Experiments in Hydrology and Hydrogeology (LETH2)

The Laboratory for Hydrology and Field Hydrogeology Experiments (LETH2) responds to the needs related to experimental developments in this field, whether on site or in the laboratory. Since 2009, the laboratory has evolved to integrate new works conducted in geomorphology and surface hydrology. This partly involves measuring the flow of water and sediments using velocimetry, optical and acoustic turbidity measurements, and partly involves measuring the evolution of topographic surfaces driven by rapid erosion processes.

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Field of activity

The laboratory is specialized in the field of experimentation and on-site monitoring. It provides support to technical and scientific projects. The works of the laboratory include work in electronics, chemistry and mechanics with, specifically, the development of new instrumental tools or innovative measurement methods.
On-site work includes physico-chemical measurements and drilling experiments (tracing, pumping tests, geophysical and flux imaging), as well as hydrological monitoring of National Observation Service sites (H + and AgrHys).
In the near future, one of the laboratory’s objectives will be to improve the quality of the measurements. Specifically, a metrology project focusing on pressure sensors, temperature sensors and experimental tracing tests will start in 2010.

Technical projects

  • Technical project on the *dating of groundwater*: this technical project was set up by L. Aquilina and T. Labasque, as part of a thesis focusing on the implementation of an analytical protocol for dating groundwater, via the analysis of CFCs, SF6 and rare gases in solution. This project has also led to the creation of a company by the PhD student concerned (V. Ayraud) and the implementation of this specialized service in the analysis of dissolved gases.
  • PIVEF project entitled “Development of a probe to measure flow velocities during drilling*”. This ongoing project, which will incorporate a thesis work (S. Ruelleu, 2010), is being carried out in collaboration with INSU's Technical Division. Its objective is to develop a probe to measure flow velocities during drilling based on particle image velocimetry (PIV). The tool consists of an underwater CCD camera for which the vertical position in the probe is controlled by a motor with micrometric movement. Since April 2004, the date of the project start, the probe was developed and then tested on a test bench, prior to performing the first tests on site.

Projets scientifiques

  • National Observation Service H+* (2002-present, leader: P. Davy): Hydrological, hydrochemical and climatic monitoring of the Ploemeur site (56). The key components of this project are the implementation and testing of sensors, the transfer and processing of data, taking samples and sample preparation. In addition, the laboratory was very involved in flow imaging experiments, and especially tracing experiments, particularly those carried out in collaboration with University Bochum, Barcelona and Lausanne.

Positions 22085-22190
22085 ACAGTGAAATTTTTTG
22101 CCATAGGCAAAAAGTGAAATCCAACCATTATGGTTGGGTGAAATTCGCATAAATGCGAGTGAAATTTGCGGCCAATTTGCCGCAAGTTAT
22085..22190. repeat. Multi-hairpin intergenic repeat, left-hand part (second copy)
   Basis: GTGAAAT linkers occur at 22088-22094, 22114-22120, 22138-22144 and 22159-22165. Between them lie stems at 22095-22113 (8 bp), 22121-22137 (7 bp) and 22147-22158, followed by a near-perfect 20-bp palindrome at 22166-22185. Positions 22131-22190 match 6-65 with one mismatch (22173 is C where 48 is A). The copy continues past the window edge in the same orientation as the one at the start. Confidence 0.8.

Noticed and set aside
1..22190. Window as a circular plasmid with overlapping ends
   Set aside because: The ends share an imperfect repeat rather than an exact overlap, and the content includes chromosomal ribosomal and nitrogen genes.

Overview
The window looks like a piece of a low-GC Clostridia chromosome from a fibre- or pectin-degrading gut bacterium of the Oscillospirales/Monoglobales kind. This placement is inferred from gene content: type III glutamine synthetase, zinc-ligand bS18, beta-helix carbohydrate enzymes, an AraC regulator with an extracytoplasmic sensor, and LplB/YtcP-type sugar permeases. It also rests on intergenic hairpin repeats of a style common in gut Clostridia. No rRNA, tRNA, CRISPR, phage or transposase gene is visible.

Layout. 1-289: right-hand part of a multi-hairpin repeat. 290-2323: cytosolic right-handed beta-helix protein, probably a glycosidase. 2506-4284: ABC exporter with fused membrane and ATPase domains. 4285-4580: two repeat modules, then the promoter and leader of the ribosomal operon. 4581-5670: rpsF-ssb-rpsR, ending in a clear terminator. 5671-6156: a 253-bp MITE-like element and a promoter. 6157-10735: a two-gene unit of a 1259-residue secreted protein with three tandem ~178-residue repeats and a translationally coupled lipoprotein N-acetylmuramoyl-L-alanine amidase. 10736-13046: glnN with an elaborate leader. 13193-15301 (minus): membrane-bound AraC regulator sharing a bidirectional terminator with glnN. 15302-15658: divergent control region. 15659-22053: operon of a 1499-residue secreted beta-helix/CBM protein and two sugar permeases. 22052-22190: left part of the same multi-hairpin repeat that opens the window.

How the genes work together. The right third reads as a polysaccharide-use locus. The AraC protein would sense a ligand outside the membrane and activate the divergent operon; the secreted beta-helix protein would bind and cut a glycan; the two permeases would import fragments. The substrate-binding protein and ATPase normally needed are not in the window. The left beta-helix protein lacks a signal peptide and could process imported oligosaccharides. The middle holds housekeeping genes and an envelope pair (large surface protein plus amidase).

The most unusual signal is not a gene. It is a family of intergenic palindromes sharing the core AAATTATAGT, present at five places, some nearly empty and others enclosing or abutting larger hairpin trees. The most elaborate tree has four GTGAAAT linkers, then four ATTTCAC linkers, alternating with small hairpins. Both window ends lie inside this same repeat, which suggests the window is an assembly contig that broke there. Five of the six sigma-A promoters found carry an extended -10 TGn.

• Environment Research Observatory (Agryhs ERO)* (2002-present, leader: P. Mérot) Participation in field campaigns and the hydrochemical monitoring of the Kerbernez site (29). Application of water dating methods.
  • ANR (French National Research Agency) Vulnerability: Environments and Climates project* “MOHINI, Integrated modeling of water resources in bedrock aquifers: vulnerability to human induced global change” (2008-2011, coordinator H. Pauwels (BRGM). The laboratory is primarily involved in hydrological and hydrochemical monitoring and in carrying out reactive tracing tests.
  • Regional PRIR DATEAUX project* (2003-2007, leader: L. Aquilina): To measure the residence time of water using geochemical methods, the laboratory has specifically emphasized the development of the analysis of gases that are dissolved in groundwater using Chromatography as well as the development of tools to interpret the biochemical processes and recharge mechanisms of aquifers (Temperature, excess air).
  • 3D-VEROS project (2009, leader: D. Lague): *Measurement of erosion rates using the Terrestrial Laser Scanning (TLS) technique*. We are one of the few research units to have a Terrestrial Laser Scanner, and we are currently working on using this tool to detect centimetric variations in the topography linked to erosion/sedimentation processes, or to soil deformations in very diverse environments (Bay of Mont St. Michel, a torrential river in New Zealand, cliffs in Brittany, etc.).

Equipment managed by LETH2

  • Borehole log: Gamma Ray, Heat Pulse Sensor, Temperature/Conductivity Sensor, Propeller flow meter,
  • Submerged borehole pumps
  • Multi-parameter borehole sensors (pH, Eh, Conductivity, Temperature, O2, dissolved gas)
  • Borehole fluorometers
  • Resistivity sensor
  • Borehole packers
  • Piezometric sensors (STS, DIVER, Paratronic, etc.)
  • Manual borehole samplers (up to 150 m)
  • Nitrate, turbidity and dissolved organic carbon borehole sensor (SCAN)
  • Turbidimeter ASM-IV rod
  • Vector ADV
  • Acoustic flow meter

Scientific and technical collaborations

DT INSU (Technical Division), INRA, UMR ECOBIO, H+ ERO, AgrHys ERO, etc.

LETH2 collaborates within OSUR on scientific and technical projects related to observation or experimentation. It is integrated within the Support Department of OSUR’s Observation Services (S3O) of OSUR

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